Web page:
Appellant also claims that USPS violated the collective bargaining agreement between it and NRLCA, and that NRLCA violated a duty of fair representation owed to him. "Such a hybrid action really alleges that the process of collective bargaining has broken down." United Steelworkers v. Crown Cork Seal Co., 32 F.3d 53, 58 (3d Cir. 1994). This type of claim is subject to a six-month statute of limitations period. DelCostello, 462 U.S. at 172, 103 S.Ct. 2281. With regard to a section 301 claim, the limitations period commences "when the claimant discovers, or in the exercise of reasonable diligence should have discovered, the acts constituting the alleged violation." Vadino v. A. Valey Engineers, 903 F.2d 253, 260 (3d Cir. 1990). The limitations period for a fair representation claim begins to run when the plaintiff knows or reasonably should have known of the acts contributing to the union's wrong-doing in failing to adequately represent the member's interests. Miklavic v. USAir, Inc., 21 F.3d 551, 556 (3d Cir. 1994). Because it is undisputed that Appellant did not file his hybrid claim within six months of his retirement, Appellant has no choice but to argue that the limitations period should be tolled.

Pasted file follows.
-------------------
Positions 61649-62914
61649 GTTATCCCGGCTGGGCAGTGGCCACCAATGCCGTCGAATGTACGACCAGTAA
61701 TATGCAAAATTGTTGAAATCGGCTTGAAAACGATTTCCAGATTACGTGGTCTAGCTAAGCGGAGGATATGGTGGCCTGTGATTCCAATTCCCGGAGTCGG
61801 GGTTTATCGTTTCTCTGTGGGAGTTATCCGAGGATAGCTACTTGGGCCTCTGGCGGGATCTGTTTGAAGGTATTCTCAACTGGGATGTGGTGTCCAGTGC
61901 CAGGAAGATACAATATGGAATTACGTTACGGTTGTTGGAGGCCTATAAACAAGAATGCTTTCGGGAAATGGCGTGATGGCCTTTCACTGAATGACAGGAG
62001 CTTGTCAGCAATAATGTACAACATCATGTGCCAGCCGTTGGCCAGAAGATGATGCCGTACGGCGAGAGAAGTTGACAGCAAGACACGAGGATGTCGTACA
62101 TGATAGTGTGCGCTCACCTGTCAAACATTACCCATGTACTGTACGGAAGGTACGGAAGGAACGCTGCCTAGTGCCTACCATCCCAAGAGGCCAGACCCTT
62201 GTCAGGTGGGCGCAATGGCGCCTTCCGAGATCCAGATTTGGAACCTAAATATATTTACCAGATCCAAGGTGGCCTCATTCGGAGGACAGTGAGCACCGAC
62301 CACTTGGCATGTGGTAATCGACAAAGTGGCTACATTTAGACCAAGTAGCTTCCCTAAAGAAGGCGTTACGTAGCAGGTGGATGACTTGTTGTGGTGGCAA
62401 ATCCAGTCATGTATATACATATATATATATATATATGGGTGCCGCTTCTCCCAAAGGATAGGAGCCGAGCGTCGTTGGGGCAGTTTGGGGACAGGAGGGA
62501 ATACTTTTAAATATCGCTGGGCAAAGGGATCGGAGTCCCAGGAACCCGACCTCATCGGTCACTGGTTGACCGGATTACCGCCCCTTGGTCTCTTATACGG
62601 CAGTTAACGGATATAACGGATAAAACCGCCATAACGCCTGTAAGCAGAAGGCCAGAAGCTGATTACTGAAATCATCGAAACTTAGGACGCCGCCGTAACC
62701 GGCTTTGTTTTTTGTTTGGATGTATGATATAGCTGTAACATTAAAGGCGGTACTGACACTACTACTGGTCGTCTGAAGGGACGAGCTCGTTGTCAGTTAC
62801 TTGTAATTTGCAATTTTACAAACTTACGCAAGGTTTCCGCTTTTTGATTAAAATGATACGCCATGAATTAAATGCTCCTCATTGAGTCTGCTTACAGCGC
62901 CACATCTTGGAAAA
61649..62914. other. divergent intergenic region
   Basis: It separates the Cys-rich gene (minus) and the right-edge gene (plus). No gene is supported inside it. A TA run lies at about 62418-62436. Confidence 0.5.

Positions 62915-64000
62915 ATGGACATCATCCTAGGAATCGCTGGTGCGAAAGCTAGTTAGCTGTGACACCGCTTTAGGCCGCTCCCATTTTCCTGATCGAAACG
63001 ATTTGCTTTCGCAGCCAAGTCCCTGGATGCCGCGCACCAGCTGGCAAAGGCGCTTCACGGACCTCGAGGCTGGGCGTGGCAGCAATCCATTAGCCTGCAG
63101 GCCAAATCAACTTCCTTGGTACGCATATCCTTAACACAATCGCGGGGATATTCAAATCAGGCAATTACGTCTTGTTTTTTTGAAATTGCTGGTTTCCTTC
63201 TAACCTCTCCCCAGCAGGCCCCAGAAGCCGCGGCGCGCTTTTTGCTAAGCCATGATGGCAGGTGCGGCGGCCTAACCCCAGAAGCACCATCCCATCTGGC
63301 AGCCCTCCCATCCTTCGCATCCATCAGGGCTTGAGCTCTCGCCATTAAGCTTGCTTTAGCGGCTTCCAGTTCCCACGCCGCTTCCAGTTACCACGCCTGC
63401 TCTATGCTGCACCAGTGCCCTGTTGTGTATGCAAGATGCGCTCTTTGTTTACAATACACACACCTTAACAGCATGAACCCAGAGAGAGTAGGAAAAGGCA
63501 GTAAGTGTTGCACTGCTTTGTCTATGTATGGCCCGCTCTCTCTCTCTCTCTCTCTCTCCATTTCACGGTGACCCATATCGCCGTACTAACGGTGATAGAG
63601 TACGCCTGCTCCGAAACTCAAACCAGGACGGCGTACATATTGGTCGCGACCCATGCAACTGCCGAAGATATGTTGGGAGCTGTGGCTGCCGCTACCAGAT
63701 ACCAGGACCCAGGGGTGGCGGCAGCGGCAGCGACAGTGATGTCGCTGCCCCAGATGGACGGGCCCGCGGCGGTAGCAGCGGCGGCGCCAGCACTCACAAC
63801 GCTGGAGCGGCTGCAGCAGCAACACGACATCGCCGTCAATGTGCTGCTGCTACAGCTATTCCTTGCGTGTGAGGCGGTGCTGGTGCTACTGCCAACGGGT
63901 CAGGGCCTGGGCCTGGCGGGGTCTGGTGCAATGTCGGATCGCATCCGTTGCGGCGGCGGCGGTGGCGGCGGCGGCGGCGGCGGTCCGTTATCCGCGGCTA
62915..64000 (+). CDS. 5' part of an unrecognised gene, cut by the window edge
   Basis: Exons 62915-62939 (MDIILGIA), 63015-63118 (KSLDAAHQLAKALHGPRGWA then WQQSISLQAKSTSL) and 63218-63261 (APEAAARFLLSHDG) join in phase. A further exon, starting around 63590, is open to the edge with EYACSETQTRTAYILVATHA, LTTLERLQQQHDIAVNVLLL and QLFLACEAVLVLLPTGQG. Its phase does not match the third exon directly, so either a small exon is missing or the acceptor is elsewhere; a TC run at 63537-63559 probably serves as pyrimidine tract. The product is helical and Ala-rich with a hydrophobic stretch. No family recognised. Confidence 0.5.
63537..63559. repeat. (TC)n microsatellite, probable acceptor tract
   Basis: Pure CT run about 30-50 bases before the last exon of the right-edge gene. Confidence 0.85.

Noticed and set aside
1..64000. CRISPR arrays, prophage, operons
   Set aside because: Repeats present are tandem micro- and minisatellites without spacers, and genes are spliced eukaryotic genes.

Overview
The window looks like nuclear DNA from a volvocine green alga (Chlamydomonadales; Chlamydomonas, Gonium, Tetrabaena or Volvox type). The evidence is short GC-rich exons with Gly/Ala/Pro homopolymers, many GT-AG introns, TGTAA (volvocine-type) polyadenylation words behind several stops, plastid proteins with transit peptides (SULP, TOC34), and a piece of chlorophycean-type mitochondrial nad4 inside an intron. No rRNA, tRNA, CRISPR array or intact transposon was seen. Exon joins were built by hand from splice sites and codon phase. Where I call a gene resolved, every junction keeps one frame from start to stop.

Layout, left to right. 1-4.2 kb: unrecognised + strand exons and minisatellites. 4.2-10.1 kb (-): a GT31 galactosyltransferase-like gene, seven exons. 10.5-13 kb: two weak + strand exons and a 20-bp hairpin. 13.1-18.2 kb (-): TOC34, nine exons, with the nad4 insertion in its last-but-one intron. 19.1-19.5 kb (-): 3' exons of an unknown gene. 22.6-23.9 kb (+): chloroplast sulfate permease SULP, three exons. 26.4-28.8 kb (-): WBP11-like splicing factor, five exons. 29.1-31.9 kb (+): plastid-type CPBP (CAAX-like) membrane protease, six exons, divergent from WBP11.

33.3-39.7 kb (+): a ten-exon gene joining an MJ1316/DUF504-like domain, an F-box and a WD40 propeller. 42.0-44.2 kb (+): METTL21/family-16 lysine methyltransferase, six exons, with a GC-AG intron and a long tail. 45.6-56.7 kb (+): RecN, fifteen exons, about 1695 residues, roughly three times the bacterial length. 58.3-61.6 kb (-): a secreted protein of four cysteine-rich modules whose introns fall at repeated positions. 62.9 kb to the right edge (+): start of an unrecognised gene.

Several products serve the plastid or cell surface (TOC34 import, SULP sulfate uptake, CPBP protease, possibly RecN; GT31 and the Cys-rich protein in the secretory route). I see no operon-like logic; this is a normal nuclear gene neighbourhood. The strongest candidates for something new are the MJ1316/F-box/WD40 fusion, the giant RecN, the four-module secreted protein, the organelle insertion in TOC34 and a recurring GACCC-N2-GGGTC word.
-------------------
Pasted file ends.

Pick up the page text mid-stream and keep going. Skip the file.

Again, we give Appellant the benefit of the fiction that he first gained knowledge of this alleged injury on the last date of his employment.